MANILA, Philippines—In my column last week, I deplored the often rigid application in judicial cases of procedural rules that prevent the enforcement of substantive rights. including those guaranteed and protected by the Bill of Rights.
I cited the case of Ilagan v. Enrile, 139 SCRA 349, where three lawyers were arrested by the military during the dictatorship and the IBP and two other law organizations filed a petition for habeas corpus on their behalf. The Supreme Court ordered their temporary release to their principal counsel, former Chief Justice Roberto Concepcion and retired Justice JBL Reyes. The respondents moved for reconsideration, invoking a presidential detention order issued by Marcos against the detainees and an information for rebellion that had subsequently been filed against them before a regional trial court that had issued a warrant for their arrest. All this, it was claimed, had made the petition for habeas corpus moot and academic.
The Supreme Court agreed on the basis of Rule 102, Sec. 4 of the Rules of Court providing that “if it appears that the person alleged to be restrained of his liberty is in the custody of an officer under process issued by a court or judge or by virtue of a judgment or order issued by a court of record, and that the court or judge had jurisdiction to issue the process, render the judgment, or make the order, the writ shall not be allowed…”
The majority opinion supported by 10 members of the Court declared:
“As contended by respondents, the petition herein has been rendered moot and academic by virtue of the filing of an Information against them for Rebellion, a capital offense, before the Regional Trial Court of Davao City and the issuance of a Warrant of Arrest against them. The function of the special proceeding of habeas corpus is to inquire into the legality of one’s detention. Now that the detained attorneys’ incarceration is by virtue of a judicial order in relation to criminal cases subsequently filed against them before the Regional Trial Court of Davao City, the remedy of habeas corpus no longer lies. The Writ had served its purpose.”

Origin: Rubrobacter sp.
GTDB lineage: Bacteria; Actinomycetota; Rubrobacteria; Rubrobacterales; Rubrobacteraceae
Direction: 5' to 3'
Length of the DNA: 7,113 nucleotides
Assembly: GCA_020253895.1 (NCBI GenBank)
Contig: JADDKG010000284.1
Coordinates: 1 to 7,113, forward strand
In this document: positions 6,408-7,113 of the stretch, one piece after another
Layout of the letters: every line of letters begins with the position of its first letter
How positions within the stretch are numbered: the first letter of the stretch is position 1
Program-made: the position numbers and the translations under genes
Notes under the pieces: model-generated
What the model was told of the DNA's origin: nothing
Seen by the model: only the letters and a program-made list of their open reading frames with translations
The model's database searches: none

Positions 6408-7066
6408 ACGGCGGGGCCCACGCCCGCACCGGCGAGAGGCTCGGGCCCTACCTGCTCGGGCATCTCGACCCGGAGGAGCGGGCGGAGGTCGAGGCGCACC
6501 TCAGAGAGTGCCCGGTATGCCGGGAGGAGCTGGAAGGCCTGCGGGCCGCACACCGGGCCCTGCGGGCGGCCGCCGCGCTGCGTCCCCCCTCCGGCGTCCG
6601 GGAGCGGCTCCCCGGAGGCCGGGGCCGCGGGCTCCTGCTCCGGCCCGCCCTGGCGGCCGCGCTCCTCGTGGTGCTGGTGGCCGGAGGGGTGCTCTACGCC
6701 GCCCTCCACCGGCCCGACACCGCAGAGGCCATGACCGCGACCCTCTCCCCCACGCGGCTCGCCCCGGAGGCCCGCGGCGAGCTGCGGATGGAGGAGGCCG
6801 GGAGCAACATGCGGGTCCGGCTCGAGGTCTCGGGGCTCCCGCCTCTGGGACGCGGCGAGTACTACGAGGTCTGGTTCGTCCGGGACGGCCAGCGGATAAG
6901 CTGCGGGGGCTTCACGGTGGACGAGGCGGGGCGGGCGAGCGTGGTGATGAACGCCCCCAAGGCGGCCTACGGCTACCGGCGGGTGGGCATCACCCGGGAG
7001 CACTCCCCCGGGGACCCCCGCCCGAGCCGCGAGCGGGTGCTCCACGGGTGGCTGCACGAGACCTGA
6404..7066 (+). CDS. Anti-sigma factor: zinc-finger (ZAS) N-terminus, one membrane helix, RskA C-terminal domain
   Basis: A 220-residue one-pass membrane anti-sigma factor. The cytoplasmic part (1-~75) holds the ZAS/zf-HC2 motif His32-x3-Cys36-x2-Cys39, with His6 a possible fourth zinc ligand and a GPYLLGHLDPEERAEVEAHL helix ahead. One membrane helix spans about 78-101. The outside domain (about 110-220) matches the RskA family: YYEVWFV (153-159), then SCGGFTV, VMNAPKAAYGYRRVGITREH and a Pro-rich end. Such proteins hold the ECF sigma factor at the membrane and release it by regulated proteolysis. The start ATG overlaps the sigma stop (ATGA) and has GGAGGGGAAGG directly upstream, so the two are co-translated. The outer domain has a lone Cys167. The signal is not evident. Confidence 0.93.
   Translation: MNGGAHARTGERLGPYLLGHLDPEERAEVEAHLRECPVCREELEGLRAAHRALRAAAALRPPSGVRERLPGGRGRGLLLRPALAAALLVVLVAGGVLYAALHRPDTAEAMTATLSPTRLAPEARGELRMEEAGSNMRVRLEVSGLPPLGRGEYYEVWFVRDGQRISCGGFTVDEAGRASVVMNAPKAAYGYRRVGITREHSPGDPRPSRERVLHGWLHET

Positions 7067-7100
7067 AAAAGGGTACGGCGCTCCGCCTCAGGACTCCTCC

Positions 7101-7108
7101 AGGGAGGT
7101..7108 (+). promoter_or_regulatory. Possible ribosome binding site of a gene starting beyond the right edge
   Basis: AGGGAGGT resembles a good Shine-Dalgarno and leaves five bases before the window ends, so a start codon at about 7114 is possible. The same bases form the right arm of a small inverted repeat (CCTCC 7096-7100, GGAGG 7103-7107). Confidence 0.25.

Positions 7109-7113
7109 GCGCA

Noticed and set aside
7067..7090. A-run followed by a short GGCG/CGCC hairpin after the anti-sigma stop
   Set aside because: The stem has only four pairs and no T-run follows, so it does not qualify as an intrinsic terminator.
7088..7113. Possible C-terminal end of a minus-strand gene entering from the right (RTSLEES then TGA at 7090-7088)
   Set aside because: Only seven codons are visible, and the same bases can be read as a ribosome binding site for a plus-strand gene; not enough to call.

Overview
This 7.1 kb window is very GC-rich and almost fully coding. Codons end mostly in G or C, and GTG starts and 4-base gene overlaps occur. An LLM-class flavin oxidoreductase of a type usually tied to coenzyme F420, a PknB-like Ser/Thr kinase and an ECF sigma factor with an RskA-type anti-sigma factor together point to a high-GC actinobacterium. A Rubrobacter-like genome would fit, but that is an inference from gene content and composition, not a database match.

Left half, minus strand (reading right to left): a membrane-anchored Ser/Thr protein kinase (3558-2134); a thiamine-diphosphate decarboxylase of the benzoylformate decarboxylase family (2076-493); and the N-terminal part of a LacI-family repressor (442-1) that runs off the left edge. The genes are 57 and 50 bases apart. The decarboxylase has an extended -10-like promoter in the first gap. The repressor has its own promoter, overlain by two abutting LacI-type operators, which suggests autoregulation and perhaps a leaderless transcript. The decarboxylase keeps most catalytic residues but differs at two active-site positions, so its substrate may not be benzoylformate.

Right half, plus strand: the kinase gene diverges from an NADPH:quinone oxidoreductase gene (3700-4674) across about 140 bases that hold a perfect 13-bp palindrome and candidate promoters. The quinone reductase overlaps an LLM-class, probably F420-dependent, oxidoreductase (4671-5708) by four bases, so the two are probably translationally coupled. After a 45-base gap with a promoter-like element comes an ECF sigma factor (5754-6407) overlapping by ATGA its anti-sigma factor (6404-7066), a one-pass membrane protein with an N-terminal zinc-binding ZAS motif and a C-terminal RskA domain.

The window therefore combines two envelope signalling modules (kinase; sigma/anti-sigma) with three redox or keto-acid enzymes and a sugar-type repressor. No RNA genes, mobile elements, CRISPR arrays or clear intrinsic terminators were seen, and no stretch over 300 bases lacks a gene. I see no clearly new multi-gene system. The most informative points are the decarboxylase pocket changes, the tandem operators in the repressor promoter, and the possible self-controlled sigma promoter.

Justices Claudio Teehankee, Hermogenes Concepcion, Vicente Abad Santos and Lino Patajo dissented. I will quote here the dissenting opinion of Justice Abad Santos as especially relevant to my suggestion last week for the need to reexamine the Rules of Court to reduce the force and insistence of procedural rules when they tend to militate against substantive rights, particularly the right to be heard under the due process clause.
Justice Abad Santos, one of my professors in the UP College of Law and later my chairman in the First Division of the Supreme Court, said:
“It was Holmes who said that the life of the law has not been logic; it has been experience. Thus the Roman law was ritualistic and highly formal. Gradually, however, it evolved and form was replaced by substance. The development of the law did not stop there. The Roman praetorian law enlarged, supplemented and overrode law which had become narrow and rigid in scope. Finally common law produced equity jurisprudence. It is a formal set of legal and procedural rules and doctrines to aid and even override common and statute law in order to protect rights and enforce duties fixed by substantive law.
“The majority opinion appeals to the mind for it appears to be logically constructed. It leans heavily on the letter of the law. Upon the other hand, the dissenting opinion of Justice Teehankee which is his article of faith appeals to the mind and the heart for it is based not only on law but on equity also.
“I believe that Justice Teehankee’s opinion better serves the ends of justice and I gladly subscribe to it. I also subscribe to Justice Concepcion’s separate opinion.”
As a member of the Supreme Court, I had on several occasions recognized the importance of correct procedures for the orderly adjudication of substantive rights by the courts of justice. Litigations are after all not barroom brawls with no holds barred but civilized discussions of conflicting positions.
Even so, I had also deplored the practice of courts, including the Supreme Court, to apply technicalities as an excuse for not offending the political departments or, worse, to escape responsibility to decide serious constitutional questions urgently requiring their attention. A case in point is Guazon v. De Villa, 181 SCRA 623, where the Supreme Court refused to rule directly on the legality of the “zona” because it had not been raised by the alleged victims but by their civic leaders who, the Court said, were not the proper parties.
I argued that where a house is on fire, it is not only the owner who can call the firemen but any member of the community where the fire may spread. So too where the Constitution is violated and the liberty of all citizens is diminished, making every one of them a proper party. But my objection was as usual ignored by my colleagues (except Justice Abraham F. Sarmiento, who also dissented) in idolatrous deference to the ersatz rule of form over substance.